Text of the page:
Note: Bold print and italics added by me.

In his YouTube video, Minkow responded, "We decided to help the board of Microsemi" investigate the status of Peterson's academic credentials. He said:

We will post the document from the school on our web site, so maybe the Board of Microsemi will not have to work too hard to conclude their investigation that their CEO lied and put it on the wire.

The press release hinted that even if Peterson falsified his educational background, as reported by Minkow and reasserted by Brigham Young University, Peterson is still assured his job at the company.

Apparently, Board Chairman Dennis Leibel is trying to hedge the company's position, just in case Peterson cannot substantiate his educational credentials by saying, "I want to assure our shareholders that Jim's educational credentials in no way reflect on the strength of Microsemi...." In others words, he is implying that it is OK for the President and CEO of a public company to lie in SEC filings about his educational background and in a subsequent press release by denying that he lied in SEC filings.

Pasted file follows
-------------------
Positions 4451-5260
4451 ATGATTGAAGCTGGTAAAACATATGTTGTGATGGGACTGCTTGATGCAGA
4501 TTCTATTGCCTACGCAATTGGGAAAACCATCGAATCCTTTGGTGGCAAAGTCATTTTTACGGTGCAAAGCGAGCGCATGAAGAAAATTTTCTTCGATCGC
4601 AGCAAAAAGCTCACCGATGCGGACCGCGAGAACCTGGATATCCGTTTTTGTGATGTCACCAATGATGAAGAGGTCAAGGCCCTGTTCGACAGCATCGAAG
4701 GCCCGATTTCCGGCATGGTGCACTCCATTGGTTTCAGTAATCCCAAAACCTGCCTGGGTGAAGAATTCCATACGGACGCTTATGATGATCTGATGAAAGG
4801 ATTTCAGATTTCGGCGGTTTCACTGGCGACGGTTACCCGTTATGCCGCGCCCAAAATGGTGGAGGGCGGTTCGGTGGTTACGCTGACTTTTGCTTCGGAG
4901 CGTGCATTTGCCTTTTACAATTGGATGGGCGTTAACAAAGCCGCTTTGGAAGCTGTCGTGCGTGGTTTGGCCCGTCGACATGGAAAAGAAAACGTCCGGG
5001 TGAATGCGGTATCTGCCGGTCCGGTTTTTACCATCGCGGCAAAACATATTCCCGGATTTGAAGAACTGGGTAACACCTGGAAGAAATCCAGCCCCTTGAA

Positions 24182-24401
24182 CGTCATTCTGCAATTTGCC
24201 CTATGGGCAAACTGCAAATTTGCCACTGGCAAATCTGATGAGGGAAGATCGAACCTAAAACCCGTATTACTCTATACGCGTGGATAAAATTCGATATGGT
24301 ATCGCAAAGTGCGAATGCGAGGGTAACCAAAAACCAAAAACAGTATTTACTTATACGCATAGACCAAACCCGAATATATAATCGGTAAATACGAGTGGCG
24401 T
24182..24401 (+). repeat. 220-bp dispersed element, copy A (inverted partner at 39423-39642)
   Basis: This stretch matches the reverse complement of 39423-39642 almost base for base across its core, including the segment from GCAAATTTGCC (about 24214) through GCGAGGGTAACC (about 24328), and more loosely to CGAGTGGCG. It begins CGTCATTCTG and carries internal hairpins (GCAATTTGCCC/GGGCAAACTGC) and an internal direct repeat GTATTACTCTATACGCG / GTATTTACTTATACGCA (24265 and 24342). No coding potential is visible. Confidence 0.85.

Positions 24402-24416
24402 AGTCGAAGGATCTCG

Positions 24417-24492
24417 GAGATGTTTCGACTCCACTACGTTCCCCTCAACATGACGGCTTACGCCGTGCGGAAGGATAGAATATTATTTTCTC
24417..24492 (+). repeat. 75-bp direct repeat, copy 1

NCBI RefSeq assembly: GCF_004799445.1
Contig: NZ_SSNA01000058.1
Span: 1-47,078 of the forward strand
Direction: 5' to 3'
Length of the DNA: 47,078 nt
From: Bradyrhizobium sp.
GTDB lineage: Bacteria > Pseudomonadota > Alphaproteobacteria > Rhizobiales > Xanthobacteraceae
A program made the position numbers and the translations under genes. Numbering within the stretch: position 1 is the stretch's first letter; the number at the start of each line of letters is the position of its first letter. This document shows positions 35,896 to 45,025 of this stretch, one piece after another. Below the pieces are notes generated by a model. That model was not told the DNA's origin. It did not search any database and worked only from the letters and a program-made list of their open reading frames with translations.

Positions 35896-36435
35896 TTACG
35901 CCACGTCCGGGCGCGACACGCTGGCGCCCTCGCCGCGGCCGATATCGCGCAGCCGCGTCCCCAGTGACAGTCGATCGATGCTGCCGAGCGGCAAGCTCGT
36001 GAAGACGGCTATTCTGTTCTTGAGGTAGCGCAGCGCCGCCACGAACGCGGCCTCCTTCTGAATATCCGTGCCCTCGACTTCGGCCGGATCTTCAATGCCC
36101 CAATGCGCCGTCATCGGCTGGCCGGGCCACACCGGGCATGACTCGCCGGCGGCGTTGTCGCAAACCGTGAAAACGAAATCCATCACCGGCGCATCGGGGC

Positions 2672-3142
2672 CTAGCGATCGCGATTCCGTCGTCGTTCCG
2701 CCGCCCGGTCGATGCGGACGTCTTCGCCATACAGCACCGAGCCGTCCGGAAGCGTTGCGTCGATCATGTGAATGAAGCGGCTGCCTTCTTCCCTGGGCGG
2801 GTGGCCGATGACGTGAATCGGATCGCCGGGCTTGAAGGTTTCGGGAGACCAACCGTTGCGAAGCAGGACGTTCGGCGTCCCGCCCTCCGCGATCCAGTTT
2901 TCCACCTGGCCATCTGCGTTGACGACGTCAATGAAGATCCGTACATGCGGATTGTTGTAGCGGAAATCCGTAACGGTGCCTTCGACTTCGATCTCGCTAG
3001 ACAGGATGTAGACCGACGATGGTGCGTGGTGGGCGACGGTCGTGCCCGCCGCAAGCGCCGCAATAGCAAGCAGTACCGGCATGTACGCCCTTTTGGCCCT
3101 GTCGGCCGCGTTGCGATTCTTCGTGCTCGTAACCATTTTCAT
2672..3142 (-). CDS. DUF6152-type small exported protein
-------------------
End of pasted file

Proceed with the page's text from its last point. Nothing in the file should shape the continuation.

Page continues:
With Barry Minkow's latest document from Brigham Young University, Microsemi Board President and CEO James J. Peterson faces increasing pressure to resign and the company's Board of Directors faces pressure to fire Peterson, absent his resignation. Meanwhile, Minkow has contacted the SEC and the FBI and forwarded his reports to them.

Minkow's YouTube Video is below:

Last week, Broadcom (NASDAQ: BRCM) fired Senior Vice President Vahid Manian and a day later Manian resigned from the Board of Directors of STEC, after Minkow issued a similar background report showing that Manian lied about receiving a “B.S.E.E and an M.B.A from the University of California, Irvine” as claimed in a Broadcom proxy filing and an STEC proxy filing with the SEC.